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  • MinSeok Cho

The Itaewon Stampede on Halloween

Thousands were excited for the Halloween party in one of Seoul, South Korea’s most cosmopolitan neighborhoods, Itaewon. However, what was supposed to be a celebration ended in tragedy on October 29, 2022. As of November 3rd, government officials reported 156 were reported dead and at least 187 other people injured.

The victims’ age range were from teenagers to people in their 50s with the bulk of victims averaging to be in their 20s. Two Americans were among the dead. Both were college students studying abroad in South Korea.

Flowers set up in memorial of those lost in Itaewon, South Korea. Source: Korea Times

Itaewon is a neighborhood in Seoul that is well known for its diversity and vibrant nightlife. It’s a young city driven by people in their 20s and 30s who gather in Itaewon for drinks, entertainment, and delicious food. This year’s city-wide Halloween party was particularly special because it was the first Halloween event in Itaewon after the lifting of the outdoor mask mandate policy.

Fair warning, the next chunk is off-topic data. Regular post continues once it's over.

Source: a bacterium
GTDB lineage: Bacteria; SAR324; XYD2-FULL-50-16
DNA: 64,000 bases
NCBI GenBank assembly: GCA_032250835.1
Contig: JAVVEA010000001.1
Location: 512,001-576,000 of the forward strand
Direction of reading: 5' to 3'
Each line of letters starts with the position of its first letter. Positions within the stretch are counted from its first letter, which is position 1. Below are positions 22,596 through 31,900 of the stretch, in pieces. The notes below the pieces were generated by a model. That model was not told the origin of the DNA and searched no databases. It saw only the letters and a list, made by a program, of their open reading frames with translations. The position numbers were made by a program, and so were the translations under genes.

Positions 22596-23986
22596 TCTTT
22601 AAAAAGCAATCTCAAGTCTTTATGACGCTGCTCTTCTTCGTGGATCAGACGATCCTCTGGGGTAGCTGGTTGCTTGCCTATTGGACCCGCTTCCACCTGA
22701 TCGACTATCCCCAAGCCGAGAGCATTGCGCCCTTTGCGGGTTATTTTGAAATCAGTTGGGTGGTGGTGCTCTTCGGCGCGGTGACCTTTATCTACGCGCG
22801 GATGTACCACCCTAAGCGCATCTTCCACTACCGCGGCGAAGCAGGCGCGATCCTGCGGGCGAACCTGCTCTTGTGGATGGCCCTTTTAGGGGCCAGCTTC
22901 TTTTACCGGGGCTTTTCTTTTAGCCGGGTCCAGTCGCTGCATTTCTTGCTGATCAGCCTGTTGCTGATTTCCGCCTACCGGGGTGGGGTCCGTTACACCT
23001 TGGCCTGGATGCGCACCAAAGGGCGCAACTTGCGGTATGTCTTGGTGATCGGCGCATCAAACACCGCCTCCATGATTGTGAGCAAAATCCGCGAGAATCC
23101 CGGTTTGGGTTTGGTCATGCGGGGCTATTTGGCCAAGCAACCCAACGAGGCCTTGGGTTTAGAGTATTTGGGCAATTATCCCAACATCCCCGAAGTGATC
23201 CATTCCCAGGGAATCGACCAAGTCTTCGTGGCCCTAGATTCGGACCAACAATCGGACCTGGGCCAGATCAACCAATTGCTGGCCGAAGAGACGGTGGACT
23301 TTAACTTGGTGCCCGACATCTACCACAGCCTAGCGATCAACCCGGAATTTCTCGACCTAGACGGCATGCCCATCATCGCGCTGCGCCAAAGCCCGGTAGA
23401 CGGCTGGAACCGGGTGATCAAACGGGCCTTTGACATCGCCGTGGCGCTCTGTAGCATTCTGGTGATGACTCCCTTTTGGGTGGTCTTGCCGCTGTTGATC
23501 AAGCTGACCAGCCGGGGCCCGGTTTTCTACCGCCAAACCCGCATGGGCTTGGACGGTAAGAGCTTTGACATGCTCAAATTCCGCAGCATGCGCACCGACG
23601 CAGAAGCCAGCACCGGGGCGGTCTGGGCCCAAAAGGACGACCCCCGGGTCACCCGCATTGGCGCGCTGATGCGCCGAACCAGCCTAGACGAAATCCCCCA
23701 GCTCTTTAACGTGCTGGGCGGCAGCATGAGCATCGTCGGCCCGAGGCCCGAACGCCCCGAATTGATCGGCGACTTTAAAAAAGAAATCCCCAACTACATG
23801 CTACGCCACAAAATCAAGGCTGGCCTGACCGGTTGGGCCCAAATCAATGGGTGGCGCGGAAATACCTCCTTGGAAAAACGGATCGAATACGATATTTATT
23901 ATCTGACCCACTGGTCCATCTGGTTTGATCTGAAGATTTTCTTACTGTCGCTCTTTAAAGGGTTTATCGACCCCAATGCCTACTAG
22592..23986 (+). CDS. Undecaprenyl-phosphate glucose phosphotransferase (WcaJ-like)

The first sign that something was wrong was noticed several hours before the stampede actually transpired. An initial report to the police at 06:34 PM, a few hours before the party began, noted that a caller told city authorities that “the street is unstable, and people are walking up and down the narrow hill. We are almost going to die from the pressure.” After the initial report, there were 11 more emergency calls regarding the incident. The police dispatched a few officers in the beginning, but their response was largely nonexistent as people began to be crushed, despite further calls.